The Libyan opposition is the closest it's ever been to Tripoli since the civil war began six months ago. According to multiple news outlets, the rebels have slowly worked their way around the city and are now in a position to cut off supplies to Muammar Gaddafi's regime.
That news was paired with the apparent defection of Nassr al-Mabroul Abdullah, Libya's head of public security as well as news that Gaddafi's army fired its first scud missile.
In an apparent high-level defection, the head of Libyan public security and a former interior minister flew to Egypt on a private plane with nine family members. Nassr al-Mabroul Abdullah entered on a tourist visa. If confirmed, it would be the latest in a string of defections by prominent officials in Khadafy's regime.
A US military official said government forces fired a Scud missile for the first time in the fighting with rebels, but it landed in the desert about 50 miles east of Brega and hurt no one. The launch was detected by US forces shortly after midnight. Rebel and regime forces have battled over Brega, a strategic port city, and control has gone back and forth between the two sides.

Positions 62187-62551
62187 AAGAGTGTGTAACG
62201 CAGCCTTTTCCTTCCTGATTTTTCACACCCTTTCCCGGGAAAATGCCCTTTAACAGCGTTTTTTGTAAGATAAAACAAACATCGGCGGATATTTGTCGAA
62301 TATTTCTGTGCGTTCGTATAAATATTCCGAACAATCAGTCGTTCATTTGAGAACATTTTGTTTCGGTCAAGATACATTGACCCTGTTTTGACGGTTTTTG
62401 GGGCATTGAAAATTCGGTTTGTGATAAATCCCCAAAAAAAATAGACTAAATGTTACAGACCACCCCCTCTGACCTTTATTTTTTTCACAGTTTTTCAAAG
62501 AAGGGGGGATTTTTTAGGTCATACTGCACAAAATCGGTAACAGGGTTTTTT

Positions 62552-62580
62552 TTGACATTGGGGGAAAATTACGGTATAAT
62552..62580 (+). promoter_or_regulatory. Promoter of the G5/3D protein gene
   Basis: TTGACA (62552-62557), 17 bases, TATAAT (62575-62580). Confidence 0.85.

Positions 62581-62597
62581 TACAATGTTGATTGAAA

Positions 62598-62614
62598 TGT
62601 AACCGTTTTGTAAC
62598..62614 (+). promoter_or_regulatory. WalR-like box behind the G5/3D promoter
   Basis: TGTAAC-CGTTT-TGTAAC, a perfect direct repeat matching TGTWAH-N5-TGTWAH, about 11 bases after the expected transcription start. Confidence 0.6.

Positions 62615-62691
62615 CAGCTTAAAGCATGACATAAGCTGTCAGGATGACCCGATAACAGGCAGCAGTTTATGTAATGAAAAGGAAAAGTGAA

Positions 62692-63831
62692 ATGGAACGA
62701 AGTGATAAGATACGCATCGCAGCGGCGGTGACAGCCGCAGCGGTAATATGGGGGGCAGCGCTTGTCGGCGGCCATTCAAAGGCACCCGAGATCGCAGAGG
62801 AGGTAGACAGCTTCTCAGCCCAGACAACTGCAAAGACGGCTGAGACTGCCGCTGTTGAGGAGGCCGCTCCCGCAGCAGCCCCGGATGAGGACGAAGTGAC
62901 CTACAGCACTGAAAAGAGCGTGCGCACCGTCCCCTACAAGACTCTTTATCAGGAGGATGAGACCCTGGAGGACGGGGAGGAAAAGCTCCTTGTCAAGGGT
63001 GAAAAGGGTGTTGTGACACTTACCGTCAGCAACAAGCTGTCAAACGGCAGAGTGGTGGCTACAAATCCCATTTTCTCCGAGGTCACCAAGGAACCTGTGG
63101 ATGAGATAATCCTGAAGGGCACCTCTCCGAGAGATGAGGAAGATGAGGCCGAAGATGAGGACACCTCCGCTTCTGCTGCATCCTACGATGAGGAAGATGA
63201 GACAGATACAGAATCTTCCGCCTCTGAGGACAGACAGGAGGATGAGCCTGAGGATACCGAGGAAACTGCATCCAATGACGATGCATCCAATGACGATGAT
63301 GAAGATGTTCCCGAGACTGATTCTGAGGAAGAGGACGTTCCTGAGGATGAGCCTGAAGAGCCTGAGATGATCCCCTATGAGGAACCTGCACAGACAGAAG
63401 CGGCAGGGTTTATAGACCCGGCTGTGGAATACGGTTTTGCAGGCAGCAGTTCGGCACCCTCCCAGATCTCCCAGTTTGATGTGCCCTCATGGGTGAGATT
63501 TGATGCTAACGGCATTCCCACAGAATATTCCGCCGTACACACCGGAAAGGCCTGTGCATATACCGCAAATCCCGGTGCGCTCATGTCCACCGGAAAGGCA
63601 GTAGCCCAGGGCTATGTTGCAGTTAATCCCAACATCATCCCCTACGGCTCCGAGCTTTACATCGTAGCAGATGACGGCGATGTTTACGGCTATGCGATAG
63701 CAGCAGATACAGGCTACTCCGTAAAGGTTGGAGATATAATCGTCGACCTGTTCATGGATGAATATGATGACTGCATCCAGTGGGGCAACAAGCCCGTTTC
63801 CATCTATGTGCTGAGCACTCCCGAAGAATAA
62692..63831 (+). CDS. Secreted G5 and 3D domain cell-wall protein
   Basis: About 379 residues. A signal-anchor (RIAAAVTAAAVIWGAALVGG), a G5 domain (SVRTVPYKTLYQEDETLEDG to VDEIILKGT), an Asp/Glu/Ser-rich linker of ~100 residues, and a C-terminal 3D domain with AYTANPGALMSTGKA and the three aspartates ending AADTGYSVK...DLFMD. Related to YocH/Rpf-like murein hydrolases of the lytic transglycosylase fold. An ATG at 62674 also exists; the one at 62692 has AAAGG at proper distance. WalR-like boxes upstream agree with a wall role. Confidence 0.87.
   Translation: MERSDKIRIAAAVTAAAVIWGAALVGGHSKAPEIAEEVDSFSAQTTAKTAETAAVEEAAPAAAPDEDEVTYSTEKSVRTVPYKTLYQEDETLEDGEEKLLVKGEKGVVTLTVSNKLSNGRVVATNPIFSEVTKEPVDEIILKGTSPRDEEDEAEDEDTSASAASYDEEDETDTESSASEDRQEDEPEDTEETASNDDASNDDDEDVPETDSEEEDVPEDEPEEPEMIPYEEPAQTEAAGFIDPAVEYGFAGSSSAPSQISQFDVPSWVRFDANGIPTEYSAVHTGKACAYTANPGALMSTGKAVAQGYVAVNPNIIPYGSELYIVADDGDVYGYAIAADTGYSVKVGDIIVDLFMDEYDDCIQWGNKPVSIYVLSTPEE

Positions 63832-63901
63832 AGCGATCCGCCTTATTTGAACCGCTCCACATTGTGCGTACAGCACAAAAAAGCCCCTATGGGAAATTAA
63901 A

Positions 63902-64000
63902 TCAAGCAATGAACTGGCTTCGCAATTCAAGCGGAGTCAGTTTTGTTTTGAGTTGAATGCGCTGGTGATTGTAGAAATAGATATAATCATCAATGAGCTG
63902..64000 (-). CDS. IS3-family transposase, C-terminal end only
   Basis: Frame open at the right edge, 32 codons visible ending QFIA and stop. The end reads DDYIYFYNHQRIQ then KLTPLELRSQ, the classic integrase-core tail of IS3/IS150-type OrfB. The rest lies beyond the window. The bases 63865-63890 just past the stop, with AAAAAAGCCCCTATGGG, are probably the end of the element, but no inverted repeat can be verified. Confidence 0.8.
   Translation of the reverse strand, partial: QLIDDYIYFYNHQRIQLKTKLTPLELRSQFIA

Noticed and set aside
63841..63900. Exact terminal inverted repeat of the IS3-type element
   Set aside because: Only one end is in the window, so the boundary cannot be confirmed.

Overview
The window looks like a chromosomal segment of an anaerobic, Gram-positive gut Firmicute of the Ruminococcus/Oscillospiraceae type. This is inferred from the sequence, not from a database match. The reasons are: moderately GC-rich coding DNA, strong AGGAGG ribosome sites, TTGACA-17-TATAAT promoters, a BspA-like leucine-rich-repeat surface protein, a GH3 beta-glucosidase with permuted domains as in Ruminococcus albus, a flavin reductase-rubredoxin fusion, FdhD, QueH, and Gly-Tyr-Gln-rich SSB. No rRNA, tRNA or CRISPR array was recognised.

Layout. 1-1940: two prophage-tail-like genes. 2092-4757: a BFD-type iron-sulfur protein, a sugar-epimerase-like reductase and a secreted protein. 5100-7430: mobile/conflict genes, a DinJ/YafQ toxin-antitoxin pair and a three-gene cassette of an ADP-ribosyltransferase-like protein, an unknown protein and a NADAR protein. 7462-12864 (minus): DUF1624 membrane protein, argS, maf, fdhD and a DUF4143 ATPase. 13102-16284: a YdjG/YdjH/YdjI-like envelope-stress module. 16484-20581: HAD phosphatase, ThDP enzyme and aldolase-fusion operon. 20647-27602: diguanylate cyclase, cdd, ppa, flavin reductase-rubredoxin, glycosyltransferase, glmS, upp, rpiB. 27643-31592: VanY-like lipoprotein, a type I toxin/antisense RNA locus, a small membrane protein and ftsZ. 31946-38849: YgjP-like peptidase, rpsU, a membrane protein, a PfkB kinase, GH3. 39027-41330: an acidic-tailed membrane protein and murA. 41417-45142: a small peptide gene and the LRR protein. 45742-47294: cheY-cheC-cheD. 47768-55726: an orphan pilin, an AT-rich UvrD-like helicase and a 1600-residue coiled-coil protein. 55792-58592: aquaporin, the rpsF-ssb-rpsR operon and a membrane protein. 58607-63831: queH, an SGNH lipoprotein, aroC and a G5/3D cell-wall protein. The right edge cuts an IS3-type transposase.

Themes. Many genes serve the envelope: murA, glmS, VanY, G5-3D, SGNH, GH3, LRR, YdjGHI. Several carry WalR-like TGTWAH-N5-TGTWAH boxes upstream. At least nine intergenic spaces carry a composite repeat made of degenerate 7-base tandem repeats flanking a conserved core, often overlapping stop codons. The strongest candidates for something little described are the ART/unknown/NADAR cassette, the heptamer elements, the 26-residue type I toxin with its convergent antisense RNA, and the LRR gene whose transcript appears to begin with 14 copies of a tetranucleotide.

So what does all of this mean? White House Spokesman Jay Carney said the rebel advance means Gadhafi's regime may be coming to an end.
"I think it's becoming increasingly clear that Gadhafi's days are numbered, that he's — his isolation is — grows more extreme as each day passes, and as we have for a long time, we believe that the people of that country, of Libya, need — deserve the right to choose their own future," Carney said aboard Air Force One.
Others however are taking a more complicated view. Con Coughlin, The Telegraph's executive foreign editor, writes today that the launching of a scud missile raises the concern that Gadhafi is "preparing to use chemical weapons in a last-ditch effort to save his regime."
And in a long analysis piece from Reuters, experts lay out three possibilities: 1) The rebels put a strangle-hold on Gadhafi's supplies; his military gives up to save themselves and Gadhafi loses. 2) Gadhafi strikes a deal with a foreign government and seeks exile in a country that won't turn him over to the International Criminal Court. 3) Cutting off Gadhafi's supplies fails to dislodge him, so the rebels make a move for Tripoli and a bloody urban war entails.
Reuters reports that experts are in agreement that a run on Tripoli would almost certainly result in "huge loss of life."